Hamlin, of Raleigh; Capt. Hargraves, of Maxton; Capt. Mebane, of Elizabeth City; Capt. Carpenter, of Rutherfordton; Capt. Alexander, of Statesville; Capt. Smith, of Durham; Capt. Mason, of Kinston; who served under Colonel Shaw at Fort Wagner; Capt. Leatherwood, Asheville; Capt., of Charlotte; Capt. York, of Newbern; and Quartermaster Lane, of Raleigh. That highly respected citizen of Fayetteville, Adjutant Smith, was in the hospital suffering from a broken leg. I told them they were on trial, and the success or failure of the experiment must be determined by themselves alone; that G.o.dliness, moral character, prompt and implicit obedience, as well as bravery and unflinching courage, were necessary attributes of the true soldier.

The Y.M.C.A. tent is a great blessing to the regiment, and is very popular, and aids in every possible way the work of Chaplain Durham.

The way Col. Young manages the canteen cannot be too highly recommended. Ordinarily the term canteen is another name for a drinking saloon, though a great variety of articles, such as soldiers need, are on sale and the profits go to the soldiers. But the canteen of the Third North Carolina is a dry one. By that I mean that spiritous or malt liquors are not sold. Col. Young puts into practice the principles that have always characterized his personal habits, and with the best results to his regiment.

I had the pleasure of meeting Capt. S. Babc.o.c.k, a.s.sistant Adjutant General of the Brigade, who has known this regiment since it was mustered into the service. He speaks of it in the highest terms. I also met Major John A. Logan, the Provost Marshal, and had a long interview with him. He said the Third North Carolina was a well-behaved regiment and that he had not arrested a larger per cent of men from this regiment than from any other regiment, and that I was at liberty to publicly use this statement.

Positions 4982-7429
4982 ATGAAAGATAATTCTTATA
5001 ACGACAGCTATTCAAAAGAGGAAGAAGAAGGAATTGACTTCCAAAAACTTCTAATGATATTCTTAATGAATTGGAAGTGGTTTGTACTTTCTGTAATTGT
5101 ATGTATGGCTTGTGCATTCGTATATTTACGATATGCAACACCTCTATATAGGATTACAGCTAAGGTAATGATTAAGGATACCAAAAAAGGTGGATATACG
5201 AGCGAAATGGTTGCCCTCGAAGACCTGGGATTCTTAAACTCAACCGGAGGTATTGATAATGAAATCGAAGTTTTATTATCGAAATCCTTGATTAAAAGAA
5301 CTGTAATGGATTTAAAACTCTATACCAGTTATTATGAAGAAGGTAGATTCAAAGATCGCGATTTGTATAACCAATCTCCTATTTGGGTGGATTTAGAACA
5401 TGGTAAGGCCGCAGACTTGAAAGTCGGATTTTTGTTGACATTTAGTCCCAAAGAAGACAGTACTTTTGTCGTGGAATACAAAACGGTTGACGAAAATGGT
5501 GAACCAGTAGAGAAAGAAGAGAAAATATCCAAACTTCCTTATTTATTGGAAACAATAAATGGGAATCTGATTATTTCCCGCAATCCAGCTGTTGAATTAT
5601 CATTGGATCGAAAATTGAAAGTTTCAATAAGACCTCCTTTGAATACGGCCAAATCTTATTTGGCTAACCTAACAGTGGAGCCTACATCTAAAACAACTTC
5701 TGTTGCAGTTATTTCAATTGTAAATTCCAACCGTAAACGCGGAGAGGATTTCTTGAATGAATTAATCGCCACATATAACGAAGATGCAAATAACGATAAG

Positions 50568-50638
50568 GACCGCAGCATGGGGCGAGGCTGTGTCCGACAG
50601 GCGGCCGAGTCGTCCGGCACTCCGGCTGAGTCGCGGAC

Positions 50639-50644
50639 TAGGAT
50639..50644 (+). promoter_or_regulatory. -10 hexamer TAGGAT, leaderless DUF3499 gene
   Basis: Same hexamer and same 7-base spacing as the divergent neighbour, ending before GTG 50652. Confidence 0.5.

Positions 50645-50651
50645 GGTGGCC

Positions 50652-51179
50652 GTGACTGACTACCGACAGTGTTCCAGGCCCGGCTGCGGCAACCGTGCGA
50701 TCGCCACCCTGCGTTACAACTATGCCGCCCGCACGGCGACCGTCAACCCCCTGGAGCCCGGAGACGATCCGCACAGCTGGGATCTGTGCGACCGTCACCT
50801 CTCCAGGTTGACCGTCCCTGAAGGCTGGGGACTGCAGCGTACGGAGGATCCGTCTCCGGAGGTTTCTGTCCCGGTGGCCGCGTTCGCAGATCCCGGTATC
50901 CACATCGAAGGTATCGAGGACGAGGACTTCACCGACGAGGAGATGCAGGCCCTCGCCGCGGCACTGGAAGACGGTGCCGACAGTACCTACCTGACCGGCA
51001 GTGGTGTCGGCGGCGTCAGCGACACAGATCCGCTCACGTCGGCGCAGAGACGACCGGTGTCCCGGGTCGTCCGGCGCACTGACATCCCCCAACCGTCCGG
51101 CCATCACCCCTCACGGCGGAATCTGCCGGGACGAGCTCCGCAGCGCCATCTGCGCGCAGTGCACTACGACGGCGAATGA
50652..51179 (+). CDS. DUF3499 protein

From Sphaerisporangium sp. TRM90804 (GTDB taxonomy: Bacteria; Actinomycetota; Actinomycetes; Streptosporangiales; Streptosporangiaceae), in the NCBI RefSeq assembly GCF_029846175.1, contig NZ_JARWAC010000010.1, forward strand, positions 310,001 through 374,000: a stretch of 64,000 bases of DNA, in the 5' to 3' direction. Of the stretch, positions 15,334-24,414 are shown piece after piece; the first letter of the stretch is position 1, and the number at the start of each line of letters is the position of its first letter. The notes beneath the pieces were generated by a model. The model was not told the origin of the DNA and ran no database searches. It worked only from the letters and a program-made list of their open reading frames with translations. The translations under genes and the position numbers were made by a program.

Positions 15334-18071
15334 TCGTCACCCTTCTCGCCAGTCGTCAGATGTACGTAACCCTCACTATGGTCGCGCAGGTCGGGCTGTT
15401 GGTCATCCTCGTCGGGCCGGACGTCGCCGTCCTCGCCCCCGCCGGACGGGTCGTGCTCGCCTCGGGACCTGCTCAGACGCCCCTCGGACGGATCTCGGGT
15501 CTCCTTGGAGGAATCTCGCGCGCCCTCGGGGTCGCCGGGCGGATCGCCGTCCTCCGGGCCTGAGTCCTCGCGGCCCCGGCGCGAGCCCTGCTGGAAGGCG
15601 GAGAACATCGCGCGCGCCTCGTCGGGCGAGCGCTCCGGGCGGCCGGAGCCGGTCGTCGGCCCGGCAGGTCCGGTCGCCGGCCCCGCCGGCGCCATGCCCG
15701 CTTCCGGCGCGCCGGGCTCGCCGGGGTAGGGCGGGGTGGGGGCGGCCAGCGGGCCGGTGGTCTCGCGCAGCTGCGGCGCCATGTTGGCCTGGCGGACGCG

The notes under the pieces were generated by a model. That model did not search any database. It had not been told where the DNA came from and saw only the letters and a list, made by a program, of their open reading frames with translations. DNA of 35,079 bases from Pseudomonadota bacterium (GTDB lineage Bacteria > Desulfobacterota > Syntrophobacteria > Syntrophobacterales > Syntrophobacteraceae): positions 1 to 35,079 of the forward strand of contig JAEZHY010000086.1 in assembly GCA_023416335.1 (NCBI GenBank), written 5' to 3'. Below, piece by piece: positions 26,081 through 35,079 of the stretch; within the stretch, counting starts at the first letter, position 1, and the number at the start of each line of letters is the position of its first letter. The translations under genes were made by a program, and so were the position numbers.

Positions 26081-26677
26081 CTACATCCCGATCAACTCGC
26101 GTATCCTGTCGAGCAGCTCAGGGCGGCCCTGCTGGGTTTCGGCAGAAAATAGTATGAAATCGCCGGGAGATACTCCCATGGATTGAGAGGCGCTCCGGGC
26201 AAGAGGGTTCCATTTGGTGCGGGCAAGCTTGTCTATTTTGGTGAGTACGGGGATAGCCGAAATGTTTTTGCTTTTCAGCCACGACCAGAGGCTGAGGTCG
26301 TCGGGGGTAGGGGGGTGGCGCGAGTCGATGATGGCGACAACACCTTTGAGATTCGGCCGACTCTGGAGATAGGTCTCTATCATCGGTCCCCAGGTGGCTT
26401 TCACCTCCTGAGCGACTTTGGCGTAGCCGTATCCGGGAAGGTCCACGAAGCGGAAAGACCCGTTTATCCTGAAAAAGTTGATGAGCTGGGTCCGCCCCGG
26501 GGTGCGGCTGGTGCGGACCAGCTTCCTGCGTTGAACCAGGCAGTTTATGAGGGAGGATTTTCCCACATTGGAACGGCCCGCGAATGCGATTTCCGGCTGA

While in the sleeper on my way home I fell in with Capt. J.C. Gresham, of the Seventh Cavalry. Capt. Gresham is a native of Virginia, a graduate of Richmond College and West Point, and has served many years in the regular army. He was with Colonel Forsyth in the battle with the Sioux at Wounded Knee, South Dakota. I had met him previously, when I was in the United States Indian service in Kansas. He informed me that he mustered in the first four companies of the Third North Carolina, and the Colonel and his staff, and that he had never met a more capable man than Colonel Young.

The Third North Carolina has never seen active service at the front, and, as the Hispano-American war is practically a closed chapter, it will probably be mustered out of the service without any knowledge of actual warfare. I thought, however, as I stood on the dry goods box and gave them kindly advice, and looked down along the line, that if I was a soldier in a white regiment and was pitted against them, my regiment would have to do some mighty lively work to ”clean them out.”


Shaw University,

Raleigh, N.C., Jan. 25, 1899.




John C. Dancy, re-appointed Collector of Port Wilmington, N.C. Salary $3,000.

The appointment of Prof. Richard T. Greener, of New York, as Consul to Vladivistock.

Hon. H.P. Cheatham, appointed as Register of Deeds of the District of Columbia. Salary $4,000.

Hon. George H. White elected to Congress from the Second Congressional District of North Carolina, the only colored Representative in that body.